Tekken: Bloodline (2022) is the latest anime series released on Netflix that is adapted from the popular fighting game franchise ‘Tekken’, which follows the story of a young boy named Jin Kazama, and his desperate bid to become one of the best fighters in the world after the tragedy that befell him during his childhood.
The series takes most of the source material for the plot from the video games Tekken 2 and Tekken 3 as it begins with the story of a peaceful life Jin once had, living alongside his mother, Jun Kazama, who trained him about the clan’s fighting style. Their quiet lifestyle is abrupted due to the mysterious presence of the ‘green monster’ called the Ogre, who destroys their home and takes the life of Jun Kazama. Distraught by the overwhelming reality, he seeks to search for his grandfather, Heihachi Mishima, a legendary seasoned fighter considered the very best in hope of getting revenge against the Ogre.
I was impressed by the series action execution as it understands the Tekken game community and implements the ideals of the video realistic action fights with the dramatic combo system unique to each fighting style. What essentially made the games popular was the extent to which the players were able to have control in each aspect, generating a variety of moves that made each fight authentic. The same fundamentals are brought back in the anime platform that doesn’t mess around and brings the joyful feel of the action, with the difference in the fighting style of each player complementing well regarding the matchup of the opponent. It is almost like a game within the game itself, as the symbolic player control is replicated giving off the immersive impression of navigating the arrow keys to command, very much feeling like a part of an immersive speculative experience.
I loved the animation style that is slightly different from the source material, but not different enough to become unrecognizable. I actually cannot imagine the show working out this well with any other animated style, that is essentially suited to its selling point the action, which is not unnecessarily included, and for the most part, serves the purpose of the story. There are also interesting parallels between the same opening sequence in each episode, which I thought was a pretty good touch.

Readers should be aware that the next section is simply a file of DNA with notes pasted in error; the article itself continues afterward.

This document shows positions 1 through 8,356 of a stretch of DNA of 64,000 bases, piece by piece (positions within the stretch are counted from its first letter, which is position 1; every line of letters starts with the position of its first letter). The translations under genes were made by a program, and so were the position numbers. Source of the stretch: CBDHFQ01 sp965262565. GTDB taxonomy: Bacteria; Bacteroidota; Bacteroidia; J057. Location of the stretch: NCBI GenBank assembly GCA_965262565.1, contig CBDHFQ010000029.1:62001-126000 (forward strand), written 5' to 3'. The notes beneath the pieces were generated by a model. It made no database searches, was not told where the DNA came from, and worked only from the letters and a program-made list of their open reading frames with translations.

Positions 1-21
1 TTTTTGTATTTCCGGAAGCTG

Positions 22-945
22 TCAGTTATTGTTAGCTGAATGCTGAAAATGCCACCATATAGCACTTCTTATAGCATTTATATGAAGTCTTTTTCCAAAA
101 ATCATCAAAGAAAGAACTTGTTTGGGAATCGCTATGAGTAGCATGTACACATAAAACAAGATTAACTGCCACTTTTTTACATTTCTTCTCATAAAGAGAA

There is a lack of substantial plot, which is evident, especially in the King of the Iron Fist Tournament which brings together a lot of different character profiles, but only a piece of limited information is provided, that too of only some of them. Overall, concept-wise it is very simple, and is decent in its execution., but that is not what you judge a series on, its main attraction remains the authentic fighting experience.
I feel like this series can be enjoyed even by those unfamiliar with the franchise, it is certainly impressive in some parts that hit the right chords. However, the last episode was a dealbreaker for me, because the series forgets its originality and becomes a fantasy drama that just doesn’t bode with me after the experience of the raw fighting in the first five episodes.
Final Score – [6.5/10]
Reviewed by - Devyansh Anand
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